Attention-Deficit/Hyperactivity Disorder is a neurobehavioral disorder that manifests as a persistent pattern of inattention and/or hyperactivity-impulsivity that is more frequent and severe than is typically observed in individuals at a comparable level of development.
ADHD is one of the most common childhood psychiatric disorders. Although many people tend to think of ADHD as a childhood problem, 60% to 85% of children with ADHD may continue to meet the criteria for the disorder during their teenage years. Nearly 50% of children with ADHD may continue to meet the criteria for the disorder into adulthood, based on parent-report. The disorder is estimated to affect 4.4 percent of US adults aged 18 to 44 based on results from the National Comorbidity Survey Replication. When this percentage is extrapolated to the full US population aged 18 and over, approximately 10 million adults are estimated to have ADHD. Drug treatment may not be appropriate for all patients.
The specific etiology of ADHD is unknown, and there is no single diagnostic test for this disorder. Adequate diagnosis requires the use of medical and special psychological, educational, and social resources, utilizing diagnostic criteria specified in the Diagnostic and Statistical Manual of Mental Disorders, 4th Edition, Text Revision (DSM-IV-TR®) or International Classification of Diseases, 10 th revision ( ICD-10).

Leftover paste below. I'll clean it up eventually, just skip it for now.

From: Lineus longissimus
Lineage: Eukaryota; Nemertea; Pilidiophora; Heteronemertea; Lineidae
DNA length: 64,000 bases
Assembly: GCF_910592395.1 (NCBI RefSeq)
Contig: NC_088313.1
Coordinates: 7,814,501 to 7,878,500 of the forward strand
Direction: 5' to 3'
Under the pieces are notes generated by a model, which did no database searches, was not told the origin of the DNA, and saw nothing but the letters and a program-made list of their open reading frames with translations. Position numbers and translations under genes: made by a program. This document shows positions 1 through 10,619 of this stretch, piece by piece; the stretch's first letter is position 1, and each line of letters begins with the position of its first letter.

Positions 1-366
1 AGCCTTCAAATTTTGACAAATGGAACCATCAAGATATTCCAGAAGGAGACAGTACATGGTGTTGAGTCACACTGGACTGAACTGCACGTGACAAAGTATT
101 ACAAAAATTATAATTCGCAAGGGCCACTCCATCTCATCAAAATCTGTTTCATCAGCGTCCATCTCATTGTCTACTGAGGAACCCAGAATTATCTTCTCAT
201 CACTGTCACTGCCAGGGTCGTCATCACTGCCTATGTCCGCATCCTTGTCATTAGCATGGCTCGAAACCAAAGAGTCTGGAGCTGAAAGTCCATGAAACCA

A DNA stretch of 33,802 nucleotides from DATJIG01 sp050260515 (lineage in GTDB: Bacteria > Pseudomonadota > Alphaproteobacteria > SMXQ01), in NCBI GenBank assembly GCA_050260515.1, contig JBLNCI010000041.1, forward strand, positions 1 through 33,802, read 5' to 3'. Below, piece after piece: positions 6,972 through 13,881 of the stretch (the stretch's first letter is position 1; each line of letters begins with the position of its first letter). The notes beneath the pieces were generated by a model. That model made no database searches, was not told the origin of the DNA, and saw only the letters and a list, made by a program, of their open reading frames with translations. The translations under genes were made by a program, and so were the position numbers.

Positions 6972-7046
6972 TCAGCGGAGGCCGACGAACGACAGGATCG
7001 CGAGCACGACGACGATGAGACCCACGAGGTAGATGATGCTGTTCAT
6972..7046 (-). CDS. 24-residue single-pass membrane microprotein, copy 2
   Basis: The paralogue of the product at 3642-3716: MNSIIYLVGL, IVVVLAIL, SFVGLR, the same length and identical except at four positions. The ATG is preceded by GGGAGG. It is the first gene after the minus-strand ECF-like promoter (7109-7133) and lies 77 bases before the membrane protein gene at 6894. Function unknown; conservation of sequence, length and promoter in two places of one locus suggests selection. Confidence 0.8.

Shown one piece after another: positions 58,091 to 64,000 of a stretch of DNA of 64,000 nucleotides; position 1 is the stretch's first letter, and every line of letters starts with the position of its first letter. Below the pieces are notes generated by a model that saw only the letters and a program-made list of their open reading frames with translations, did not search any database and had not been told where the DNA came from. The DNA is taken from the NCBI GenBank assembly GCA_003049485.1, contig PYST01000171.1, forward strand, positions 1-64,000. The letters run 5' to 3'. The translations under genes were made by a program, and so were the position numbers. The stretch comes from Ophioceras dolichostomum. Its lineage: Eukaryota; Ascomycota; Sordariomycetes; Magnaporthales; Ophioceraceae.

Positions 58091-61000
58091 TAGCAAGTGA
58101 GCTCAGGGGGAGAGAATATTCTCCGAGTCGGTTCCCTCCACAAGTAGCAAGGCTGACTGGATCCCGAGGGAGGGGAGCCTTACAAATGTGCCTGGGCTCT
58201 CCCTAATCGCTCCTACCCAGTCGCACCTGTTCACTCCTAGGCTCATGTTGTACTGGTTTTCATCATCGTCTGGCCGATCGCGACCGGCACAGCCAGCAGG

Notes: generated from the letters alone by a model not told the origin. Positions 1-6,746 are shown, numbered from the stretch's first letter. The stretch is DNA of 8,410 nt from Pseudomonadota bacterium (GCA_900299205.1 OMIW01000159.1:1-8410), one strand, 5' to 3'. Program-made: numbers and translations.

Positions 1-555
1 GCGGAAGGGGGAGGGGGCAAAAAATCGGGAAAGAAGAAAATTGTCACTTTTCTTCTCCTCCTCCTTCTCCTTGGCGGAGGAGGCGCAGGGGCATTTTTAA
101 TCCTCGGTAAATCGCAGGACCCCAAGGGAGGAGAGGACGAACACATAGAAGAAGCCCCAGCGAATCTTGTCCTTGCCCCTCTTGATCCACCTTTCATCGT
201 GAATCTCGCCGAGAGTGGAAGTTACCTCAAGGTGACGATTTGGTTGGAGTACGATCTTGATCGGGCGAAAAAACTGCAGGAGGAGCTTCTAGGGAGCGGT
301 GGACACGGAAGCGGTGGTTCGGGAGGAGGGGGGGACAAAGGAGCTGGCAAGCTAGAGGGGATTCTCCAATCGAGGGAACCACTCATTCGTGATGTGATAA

Although there is no cure for ADHD, there are accepted treatments that have been demonstrated to improve symptoms. Standard treatments include educational approaches, psychological therapies which may include behavioral modification, and/or medication. Ongoing assessment and treatment may be necessary.NOTES TO EDITORS Shire enables people with life-altering conditions to lead better lives. Through our deep understanding of patients' needs, we develop and provide healthcare in the areas of:
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